Friday, 1 July 2016

Stew & Stupidity

It has been a week since the country in which I was born slipped out from behind the sparkly curtain and said tonight, Matthew, I'm going to be Germany in the thirties. I am still in shock, as is nearly everyone I know, the exception being those I know who voted leave. I know them only through facebook - at least these days - and whilst I have a personal mandate preventing myself from vanishing up the post-modern anus of blogging about blogging, sometimes you just have to say what's been on your mind; plus facebook is the best part of my social life these days, so it seems justified.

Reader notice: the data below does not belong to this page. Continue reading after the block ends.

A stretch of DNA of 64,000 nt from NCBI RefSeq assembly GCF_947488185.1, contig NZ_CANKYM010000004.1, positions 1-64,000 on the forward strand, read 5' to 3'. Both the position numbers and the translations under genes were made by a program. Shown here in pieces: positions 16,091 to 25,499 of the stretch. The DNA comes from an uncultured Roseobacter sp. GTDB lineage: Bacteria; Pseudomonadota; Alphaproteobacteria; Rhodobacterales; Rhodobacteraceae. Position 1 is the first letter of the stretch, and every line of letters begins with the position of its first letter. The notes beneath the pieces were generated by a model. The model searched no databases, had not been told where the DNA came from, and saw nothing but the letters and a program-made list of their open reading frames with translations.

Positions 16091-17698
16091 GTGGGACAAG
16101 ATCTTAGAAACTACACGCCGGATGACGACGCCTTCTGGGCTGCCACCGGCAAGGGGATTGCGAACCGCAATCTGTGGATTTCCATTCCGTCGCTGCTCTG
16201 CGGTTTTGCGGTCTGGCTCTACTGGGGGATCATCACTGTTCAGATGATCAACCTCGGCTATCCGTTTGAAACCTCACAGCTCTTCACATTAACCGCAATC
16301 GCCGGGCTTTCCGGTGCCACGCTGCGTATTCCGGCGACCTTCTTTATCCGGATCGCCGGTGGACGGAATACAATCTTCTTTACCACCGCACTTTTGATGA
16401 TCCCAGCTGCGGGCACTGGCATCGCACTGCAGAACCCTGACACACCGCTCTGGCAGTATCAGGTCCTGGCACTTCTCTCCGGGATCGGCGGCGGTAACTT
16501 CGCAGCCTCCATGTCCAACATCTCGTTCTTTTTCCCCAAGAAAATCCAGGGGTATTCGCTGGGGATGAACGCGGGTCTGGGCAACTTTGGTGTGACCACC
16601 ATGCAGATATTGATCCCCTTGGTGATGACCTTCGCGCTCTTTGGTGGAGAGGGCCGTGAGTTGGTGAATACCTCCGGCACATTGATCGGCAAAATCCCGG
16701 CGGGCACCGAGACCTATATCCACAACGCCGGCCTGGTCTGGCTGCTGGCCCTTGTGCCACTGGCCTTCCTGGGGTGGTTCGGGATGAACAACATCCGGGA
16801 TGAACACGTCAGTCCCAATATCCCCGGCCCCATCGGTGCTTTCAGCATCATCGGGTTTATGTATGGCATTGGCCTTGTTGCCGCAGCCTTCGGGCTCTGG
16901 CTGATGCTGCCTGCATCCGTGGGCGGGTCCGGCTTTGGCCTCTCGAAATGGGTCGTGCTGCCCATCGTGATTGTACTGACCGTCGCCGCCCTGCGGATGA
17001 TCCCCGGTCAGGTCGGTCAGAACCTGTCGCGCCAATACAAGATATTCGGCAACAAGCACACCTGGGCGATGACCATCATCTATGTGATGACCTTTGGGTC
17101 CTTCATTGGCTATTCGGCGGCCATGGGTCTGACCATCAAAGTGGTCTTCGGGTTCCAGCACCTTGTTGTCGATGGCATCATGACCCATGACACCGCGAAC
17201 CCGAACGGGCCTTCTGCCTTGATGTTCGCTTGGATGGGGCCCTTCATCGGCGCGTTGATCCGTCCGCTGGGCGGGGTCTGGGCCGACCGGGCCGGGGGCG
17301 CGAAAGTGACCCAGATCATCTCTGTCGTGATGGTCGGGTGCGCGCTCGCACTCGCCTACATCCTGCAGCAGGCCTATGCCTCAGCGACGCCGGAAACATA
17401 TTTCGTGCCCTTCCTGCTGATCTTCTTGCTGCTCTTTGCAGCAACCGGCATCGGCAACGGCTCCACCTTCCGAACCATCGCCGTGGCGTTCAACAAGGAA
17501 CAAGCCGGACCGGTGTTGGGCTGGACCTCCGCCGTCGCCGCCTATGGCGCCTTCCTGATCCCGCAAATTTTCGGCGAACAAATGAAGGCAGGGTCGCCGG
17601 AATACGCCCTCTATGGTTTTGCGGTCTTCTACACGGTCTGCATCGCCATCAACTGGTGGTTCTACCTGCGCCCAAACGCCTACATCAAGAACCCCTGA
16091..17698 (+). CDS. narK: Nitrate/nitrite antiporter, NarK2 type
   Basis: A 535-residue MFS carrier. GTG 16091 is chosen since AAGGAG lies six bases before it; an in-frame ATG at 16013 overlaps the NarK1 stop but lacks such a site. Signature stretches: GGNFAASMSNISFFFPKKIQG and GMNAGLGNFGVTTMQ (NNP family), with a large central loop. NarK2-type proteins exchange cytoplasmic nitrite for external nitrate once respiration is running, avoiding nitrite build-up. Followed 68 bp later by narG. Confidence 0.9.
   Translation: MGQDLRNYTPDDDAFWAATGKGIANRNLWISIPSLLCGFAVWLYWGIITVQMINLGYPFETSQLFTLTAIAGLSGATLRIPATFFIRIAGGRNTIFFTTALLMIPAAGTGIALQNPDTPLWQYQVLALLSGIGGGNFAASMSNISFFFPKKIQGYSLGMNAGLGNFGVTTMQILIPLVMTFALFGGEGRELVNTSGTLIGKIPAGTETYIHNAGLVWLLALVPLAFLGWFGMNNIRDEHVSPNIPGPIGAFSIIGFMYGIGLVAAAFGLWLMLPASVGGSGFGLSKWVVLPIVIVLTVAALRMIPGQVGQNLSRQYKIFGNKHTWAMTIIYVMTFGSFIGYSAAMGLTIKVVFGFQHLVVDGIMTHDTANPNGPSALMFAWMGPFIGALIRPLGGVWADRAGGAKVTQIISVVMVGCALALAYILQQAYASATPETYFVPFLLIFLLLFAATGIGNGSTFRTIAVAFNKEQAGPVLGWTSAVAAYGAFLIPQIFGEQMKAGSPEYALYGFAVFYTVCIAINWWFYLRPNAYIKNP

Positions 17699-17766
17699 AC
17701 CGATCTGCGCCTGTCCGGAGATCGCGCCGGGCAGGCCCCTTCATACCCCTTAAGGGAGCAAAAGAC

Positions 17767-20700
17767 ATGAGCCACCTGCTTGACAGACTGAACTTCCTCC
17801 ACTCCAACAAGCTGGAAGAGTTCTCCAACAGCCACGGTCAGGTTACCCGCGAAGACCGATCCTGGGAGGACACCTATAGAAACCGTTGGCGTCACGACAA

On Saturday night some drippy woman from Austin, Texas posted a picture of a nice cup of tea with a choccy biscuit. For all my British friends, she wrote, realising some of us were a little upset over the results of the referendum concerning whether or not the United Kingdom should leave the European Union. Amongst her British friends are members of the Dentists, a Medway based pop combo known to me because I used to live in the Medway towns in England, and a couple of them have been my friends in real life; so this was what Drippy Woman and myself had in common. Her cup of tea with choccy biscuit drew the attention of some other English individual, a man expressing the view that not much would change following the vote, barring the lifting of certain restrictions on something or other imposed by the European Union. That's interesting, wrote Drippy Woman, tell me more, and so mainly for the sake of contrast I posted a link to the piece I'd written just the previous day, Well Done, England, Enjoy Your Labour Camps.